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Ashley Cook for Troupe in association with Park Theatre presents the World Premiere of

The Forsyte Saga Part 2: Fleur

By John Galsworthy



John Galsworthy | Writer

John Galsworthy (1867-1933) was educated at Harrow and studied law at New College, Oxford. He travelled widely and at the age of twenty-eight began to write, at first for his own amusement. His first stories were published under the pseudonym John Sinjohn and later were withdrawn. He considered The Island Pharisees (1904) his first important work. The Man of Property (1906) began the novel sequence known as The Forsyte Saga, by which Galsworthy is chiefly remembered. Galsworthy did not immediately continue it; fifteen years and with them the First World War intervened until he resumed work on the history of the Forsytes with In Chancery (1920) and To Let (1921). Meanwhile he had written a considerable number of novels, short stories, and plays. The story of the Forsyte family after the war was continued in The White Monkey (1924), The Silver Spoon (1926), and Swan Song (1928), and its two interludes A Silent Wooing and Passersby (1927) collected in A Modern Comedy (1929). To these should be added On Forsyte Change (1930), a collection of short stories. Galsworthy’s other novels include The Country House (1907), The Patrician (1911) and The Freelands (1915). His plays often took up specific social grievances such as the double standard of justice as applied to the upper and lower classes in The Silver Box (1906) and the confrontation of capital and labour in Strife (1909). Justice (1910), his most famous play, led to a prison reform in England. Galsworthy’s reaction to the First World War found its expression in The Mob (1914), in which the voice of a statesman is drowned in the madness of the war-hungry masses; and in enmity of the two families of The Skin Game (1920). A television serial of The Forsyte Saga by the BBC achieved immense popularity in Great Britain in 1967 and later in many other nations, especially the United States. It was again serialised by ITV in 2002. Shaun McKenna and Lin Coghlan adapted the novels for BBC Radio 4 in 2016 under the title The Forsytes. John Galsworthy won the Nobel Prize for Literature in 1932 and died the following year.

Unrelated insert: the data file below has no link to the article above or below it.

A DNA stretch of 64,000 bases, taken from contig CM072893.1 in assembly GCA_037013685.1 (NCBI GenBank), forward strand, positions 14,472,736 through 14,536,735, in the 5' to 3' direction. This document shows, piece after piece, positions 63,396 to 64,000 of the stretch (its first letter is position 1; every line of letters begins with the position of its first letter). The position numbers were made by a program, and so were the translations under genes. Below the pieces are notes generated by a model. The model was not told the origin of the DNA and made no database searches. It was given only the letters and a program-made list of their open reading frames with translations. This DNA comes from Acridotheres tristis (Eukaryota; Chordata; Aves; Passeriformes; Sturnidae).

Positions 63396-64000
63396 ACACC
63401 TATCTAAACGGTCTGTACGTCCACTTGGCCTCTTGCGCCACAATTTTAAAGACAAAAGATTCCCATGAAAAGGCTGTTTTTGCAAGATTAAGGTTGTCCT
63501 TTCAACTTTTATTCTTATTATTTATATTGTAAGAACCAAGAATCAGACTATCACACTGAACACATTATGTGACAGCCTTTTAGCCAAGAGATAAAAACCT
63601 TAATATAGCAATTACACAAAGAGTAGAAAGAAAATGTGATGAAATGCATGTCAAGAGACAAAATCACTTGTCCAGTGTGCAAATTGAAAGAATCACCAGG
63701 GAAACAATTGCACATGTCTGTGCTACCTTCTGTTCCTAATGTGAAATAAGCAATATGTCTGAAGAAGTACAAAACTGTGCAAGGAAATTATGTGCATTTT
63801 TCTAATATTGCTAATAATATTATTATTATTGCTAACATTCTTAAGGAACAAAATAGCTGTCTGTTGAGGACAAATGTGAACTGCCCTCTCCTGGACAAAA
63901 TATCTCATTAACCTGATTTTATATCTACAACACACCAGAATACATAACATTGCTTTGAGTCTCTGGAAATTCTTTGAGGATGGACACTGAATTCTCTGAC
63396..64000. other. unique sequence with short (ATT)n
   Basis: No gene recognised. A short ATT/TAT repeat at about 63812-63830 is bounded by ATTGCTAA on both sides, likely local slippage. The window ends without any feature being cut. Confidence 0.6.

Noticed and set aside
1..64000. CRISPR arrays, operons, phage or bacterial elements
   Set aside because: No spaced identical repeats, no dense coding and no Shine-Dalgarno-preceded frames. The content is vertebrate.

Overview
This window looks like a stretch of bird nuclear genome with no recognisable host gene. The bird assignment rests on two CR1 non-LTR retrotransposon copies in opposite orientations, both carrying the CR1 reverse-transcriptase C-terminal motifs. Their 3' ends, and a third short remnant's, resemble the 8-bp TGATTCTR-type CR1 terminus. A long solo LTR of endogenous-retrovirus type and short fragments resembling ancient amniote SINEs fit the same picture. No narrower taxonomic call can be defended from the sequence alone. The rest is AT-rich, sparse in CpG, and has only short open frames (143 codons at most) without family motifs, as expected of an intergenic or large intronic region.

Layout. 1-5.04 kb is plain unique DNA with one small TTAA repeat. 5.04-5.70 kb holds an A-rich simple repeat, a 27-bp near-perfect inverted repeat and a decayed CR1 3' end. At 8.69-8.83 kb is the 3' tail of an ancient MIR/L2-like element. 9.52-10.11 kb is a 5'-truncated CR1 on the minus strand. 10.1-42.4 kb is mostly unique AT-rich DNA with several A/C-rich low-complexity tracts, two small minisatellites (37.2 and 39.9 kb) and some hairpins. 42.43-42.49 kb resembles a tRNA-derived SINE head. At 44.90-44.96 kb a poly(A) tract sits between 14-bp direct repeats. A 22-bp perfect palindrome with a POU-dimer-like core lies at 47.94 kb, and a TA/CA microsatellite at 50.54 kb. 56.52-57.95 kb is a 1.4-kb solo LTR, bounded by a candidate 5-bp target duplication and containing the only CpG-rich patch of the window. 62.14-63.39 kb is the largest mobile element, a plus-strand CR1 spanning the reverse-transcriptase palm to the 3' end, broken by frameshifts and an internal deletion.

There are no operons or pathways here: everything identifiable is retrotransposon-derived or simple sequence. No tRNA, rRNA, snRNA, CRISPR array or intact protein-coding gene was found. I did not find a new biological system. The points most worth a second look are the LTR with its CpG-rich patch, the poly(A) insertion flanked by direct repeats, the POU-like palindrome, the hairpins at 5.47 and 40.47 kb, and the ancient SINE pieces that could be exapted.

Shaun McKenna | Adapter

Theatre includes The Lord of the Rings for which he won a Dora Mavor Moore Award for Best Musical and was nominated for an Olivier Award for Best Musical (Watermill Theatre, Newbury, Theatre Royal Drury Lane and Princess of Wales Theatre, Toronto), The Paradine Case, Wish You Were DeadLooking Good DeadThe House on Cold HillThe Perfect MurderDead Simple and Not Dead Enough (National Tours), The Return of Peter Pan (Theater Regensburg), Maddie (New York Theater Festival and Lyric Theatre), Rocky Road (Jermyn Street Theatre), Boy on the Roof (Ted Shawn Theatre, Becket), Are You As Nervous As I Am? (Greenwich Theatre), Ladies In Lavender for which he won a BroadwayWorld UK Award for Best Regional Play (Royal and Derngate Theatres, Northampton and National Tour), Lautrec (Shaftesbury Theatre), Last Dance (York Theatre, New York City), Heidi and Heidi and Johanna for which he was nominated for a Prix Walo Award (Walenstadt), Ben Hur Live (O2 Arena), La Cava (Victoria Palace Theatre and Piccadilly Theatre), Only You Can Save Mankind (Pleasance Edinburgh), Murder Mystery Musical (George Square Theatre, Edinburgh), Ruling PassionsHow Green Was My Valley and To Serve Them All My Days (Royal and Derngate Theatres, Northampton) and Fever (Old Red Lion Theatre).